Olav then began to plan his return to his ancestors homeland. He first sailed east with 5 ships to the Hebrides Islands accompanied by Thore. Then he sailed to the Orkneys, and later to the isles where he threatened Jarl Sigurd Lodverson that if he did not convert to Christianity he would face his fire and sword. The Jarl held the position of acceptance and chose baptism over war for himself and his people. The Jarl also swore oaths to Olav, and gave his son Whelp as a hostage. Olav then sailed to Norway landing on the coast at Moster. Thore Klakka advised Olav Trygvasson that he should not hesitate, but go forth at once and surprise Jarl Haakon suddenly before he could raise an army. Olav took this advice and sailed quickly, and silently, ( not allowing anyone to learn his identity ), searching for any sign, or word of the whereabouts of Jarl Haakon. When he came to Agdenes he was told by the inhabitants that the Jarl was in the area of the fjord, and that he was not well supported by the bonders. This surprises me a little after his great victory against the Jomsvikings. He must have made a lot of enemies with all of his womanizing ! Olav Trygvasson had Jarl Haakon right where he wanted him, and he suspected nothing !
Jarl Haakon once again got himself in grave trouble with the bonders over a woman. This time the Jarl wanted his thralls to bring him Gudrun, the daughter of Bergtor of Lundar. She was the wife of one of the mightiest bonders in his district, a man named Orm Lyrgja. Orm was greatly insulted, and sent around the war arrow on all four roads of the district, and asked that all should take up weapons against, and kill , Jarl Haakon. When Haakon got wind of this news he and his men escaped to a dale called Jarlsdale, and he, and his men hid there.
The next day he sent out lookouts to watch for the army of the bonders. Jarl Haakon also sent his son Erlend to look after his ships. Thereafter Haakon sent his men away, and traveled with just his thrall Tormad Kark. Kark and the Jarl spent some time hiding in a cave in Jarlsheller. It was here that Kark had dreams of the deaths of Erlend and Jarl Haakon. The Jarl then sent Kark on an errand to see Thora with a message asking her to come at once in secret to meet him. The Jarl was greeted quite fondly by Thora, who told Haakon that the bonders were looking for him in her houses, but that there was a place on her farmstead where she knew that they would not look for a man of his high stature. On this farm she had the thrall dig a great ditch, which she made him lay boards over to conceal their hiding place.
It was during this time that Thora learned that Olav Trygvasson had entered the fjord and was searching for Jarl Haakon. The Jarl and his thrall Kark then went down into the hole, and Thora covered the ditch with boards and sprinkled dirt over them to further hide them. To make it look more natural she allowed her swine to walk of above the hiding place.
Olav Trygvasson sailed into the fjord with five long ships, and was met by Haakon's son Erlend with his three ships. Erlend's men fearing unrest turned their ships and headed back for land. When they had almost reached land they hit bottom, and ran aground. All the men then jumped overboard and swam for the beach. When Olav saw a handsome man swimming in front of his ship, he grabbed the tiller, and threw it at him with all his might. The tiller hit Erlend in the head bursting open his skull, and killing him. Olav's men killed many of Erlend's men, captured others, but a few were lucky enough to escape. The men who were captured were later given quarter.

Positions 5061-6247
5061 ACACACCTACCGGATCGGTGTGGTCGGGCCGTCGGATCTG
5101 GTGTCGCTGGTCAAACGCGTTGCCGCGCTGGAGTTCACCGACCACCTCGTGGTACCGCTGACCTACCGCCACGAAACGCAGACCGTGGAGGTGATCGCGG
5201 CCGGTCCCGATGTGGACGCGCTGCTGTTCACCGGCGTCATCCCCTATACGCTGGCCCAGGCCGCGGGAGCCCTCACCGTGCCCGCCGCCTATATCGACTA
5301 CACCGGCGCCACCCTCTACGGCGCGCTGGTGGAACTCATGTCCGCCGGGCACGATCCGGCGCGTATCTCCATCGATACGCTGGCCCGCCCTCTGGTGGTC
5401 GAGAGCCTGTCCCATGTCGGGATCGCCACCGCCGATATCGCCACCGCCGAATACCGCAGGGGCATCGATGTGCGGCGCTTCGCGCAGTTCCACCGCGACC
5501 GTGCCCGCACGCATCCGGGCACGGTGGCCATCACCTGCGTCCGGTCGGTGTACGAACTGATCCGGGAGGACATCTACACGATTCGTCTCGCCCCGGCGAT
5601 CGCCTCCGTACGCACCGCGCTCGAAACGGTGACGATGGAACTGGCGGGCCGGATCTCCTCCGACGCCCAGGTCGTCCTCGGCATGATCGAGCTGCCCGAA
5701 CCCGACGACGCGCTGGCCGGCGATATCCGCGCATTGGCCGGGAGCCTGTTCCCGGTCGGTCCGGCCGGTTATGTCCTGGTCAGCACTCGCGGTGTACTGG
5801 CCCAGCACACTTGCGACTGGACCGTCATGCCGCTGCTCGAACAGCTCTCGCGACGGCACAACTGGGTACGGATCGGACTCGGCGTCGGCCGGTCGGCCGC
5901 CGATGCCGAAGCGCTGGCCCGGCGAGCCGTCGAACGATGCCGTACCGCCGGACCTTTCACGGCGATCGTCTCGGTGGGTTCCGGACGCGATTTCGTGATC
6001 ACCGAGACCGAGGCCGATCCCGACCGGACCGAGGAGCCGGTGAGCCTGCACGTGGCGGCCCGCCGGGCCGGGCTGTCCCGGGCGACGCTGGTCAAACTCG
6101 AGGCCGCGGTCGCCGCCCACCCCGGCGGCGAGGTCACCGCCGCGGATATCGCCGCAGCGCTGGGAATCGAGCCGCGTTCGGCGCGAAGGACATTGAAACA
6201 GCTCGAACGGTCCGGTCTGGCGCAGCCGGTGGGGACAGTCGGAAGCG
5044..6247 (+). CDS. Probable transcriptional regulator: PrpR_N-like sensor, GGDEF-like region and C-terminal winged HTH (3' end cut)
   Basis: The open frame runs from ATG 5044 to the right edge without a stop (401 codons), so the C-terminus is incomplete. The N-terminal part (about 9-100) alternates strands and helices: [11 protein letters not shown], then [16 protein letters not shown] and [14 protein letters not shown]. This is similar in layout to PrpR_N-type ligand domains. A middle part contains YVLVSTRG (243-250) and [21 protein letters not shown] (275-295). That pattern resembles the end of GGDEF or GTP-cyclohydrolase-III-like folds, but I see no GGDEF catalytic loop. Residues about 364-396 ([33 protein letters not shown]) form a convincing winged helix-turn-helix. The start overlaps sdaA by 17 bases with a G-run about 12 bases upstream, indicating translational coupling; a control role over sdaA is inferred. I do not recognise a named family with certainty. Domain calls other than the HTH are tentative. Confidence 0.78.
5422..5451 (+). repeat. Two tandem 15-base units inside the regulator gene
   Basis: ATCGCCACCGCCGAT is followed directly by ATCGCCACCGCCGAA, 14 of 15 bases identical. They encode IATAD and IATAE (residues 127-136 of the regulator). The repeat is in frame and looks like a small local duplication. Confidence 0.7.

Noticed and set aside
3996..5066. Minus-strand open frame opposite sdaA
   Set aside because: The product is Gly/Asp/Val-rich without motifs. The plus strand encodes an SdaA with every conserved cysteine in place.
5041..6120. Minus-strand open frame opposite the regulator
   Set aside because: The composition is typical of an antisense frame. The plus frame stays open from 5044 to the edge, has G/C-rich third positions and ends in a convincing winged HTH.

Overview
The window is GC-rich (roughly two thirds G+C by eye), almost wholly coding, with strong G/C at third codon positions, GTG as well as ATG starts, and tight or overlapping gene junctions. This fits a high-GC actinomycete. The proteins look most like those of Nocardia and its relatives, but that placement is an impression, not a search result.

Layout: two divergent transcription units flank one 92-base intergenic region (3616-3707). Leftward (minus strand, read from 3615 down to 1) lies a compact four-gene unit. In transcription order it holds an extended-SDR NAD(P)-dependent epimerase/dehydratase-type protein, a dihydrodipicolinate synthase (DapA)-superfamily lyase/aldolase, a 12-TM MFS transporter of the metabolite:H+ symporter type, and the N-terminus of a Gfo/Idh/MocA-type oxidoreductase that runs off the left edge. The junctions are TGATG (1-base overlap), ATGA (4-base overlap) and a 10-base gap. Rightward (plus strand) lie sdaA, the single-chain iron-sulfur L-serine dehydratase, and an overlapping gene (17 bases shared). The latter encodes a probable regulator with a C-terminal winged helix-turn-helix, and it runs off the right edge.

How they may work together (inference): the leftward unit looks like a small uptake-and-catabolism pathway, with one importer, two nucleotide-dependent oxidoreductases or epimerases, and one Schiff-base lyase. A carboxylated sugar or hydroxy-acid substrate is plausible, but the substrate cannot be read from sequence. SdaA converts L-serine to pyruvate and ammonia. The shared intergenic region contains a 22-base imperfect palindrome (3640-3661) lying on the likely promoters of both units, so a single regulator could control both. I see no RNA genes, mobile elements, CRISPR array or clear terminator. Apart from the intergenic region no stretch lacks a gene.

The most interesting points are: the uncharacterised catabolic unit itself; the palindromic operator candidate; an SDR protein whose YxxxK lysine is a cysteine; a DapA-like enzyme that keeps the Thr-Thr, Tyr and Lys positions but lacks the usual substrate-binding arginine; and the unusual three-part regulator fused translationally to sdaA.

When Olav met with the bonders afterwards he was told that they had driven the Jarl away, and that his army was scattered throughout the countryside. The bonders agreed to join with Olav's army, and accepted him as their king. They combined and searched for Jarl Haakon everywhere, including Thora's farms, but could find no trace of him. It is written that at one point Olav actually gave a speech on a rock that was right next to the ditch that Kark and the Jarl were hiding in. Olav promised to give a great reward to anyone who captured Haakon. In the darkness of his hiding place he heard this entire speech word for word. When Olav had left, Haakon turned to Kark and asked him if he would betray him for the reward. Kark answered, " Nay", and said, " We two were born on one night, and will die not far apart. "
Still, the Jarl did not trust his thrall Kark, and stayed awake most of the night, as did Kark who no longer trusted Haakon, and was suspicious of his motives. The Jarl tried not to sleep, but dozed in the early hours of the morning, and had a bad dream that made him kick and scream. Kark became frightened and pulled out a large knife, and slit the Jarls throat. This was the end of the Jarls life. Kark then decided to cut the head off of Jarl Haakon and seek out King Olav for the reward money. King Olav, after hearing Kark's story, however, had him taken away, and beheaded as well. I guess you could say he was paid a lie for a lie !
At the end of his life it is written that Jarl Haakon had become so hated by his own people, especially by the bonders of Trondheim, that no one would say his name, unless they called him the evil Jarl. Jarl Haakon had not only lost his life but his reputation as well..... according to Heimskringla. Whether the story of how he died is historical fact or Christian fiction is up to the reader to decide. Today, however, we in the Asatru religion honor him for his valiant attempt to save our ancient religion from the Christians. That is how he will always be remembered by those who call themselves Asatru !
All Hail Jarl Haakon Sigurdsson !
Go with Odin's wisdom, Freyja' s love, and Thor' s protection !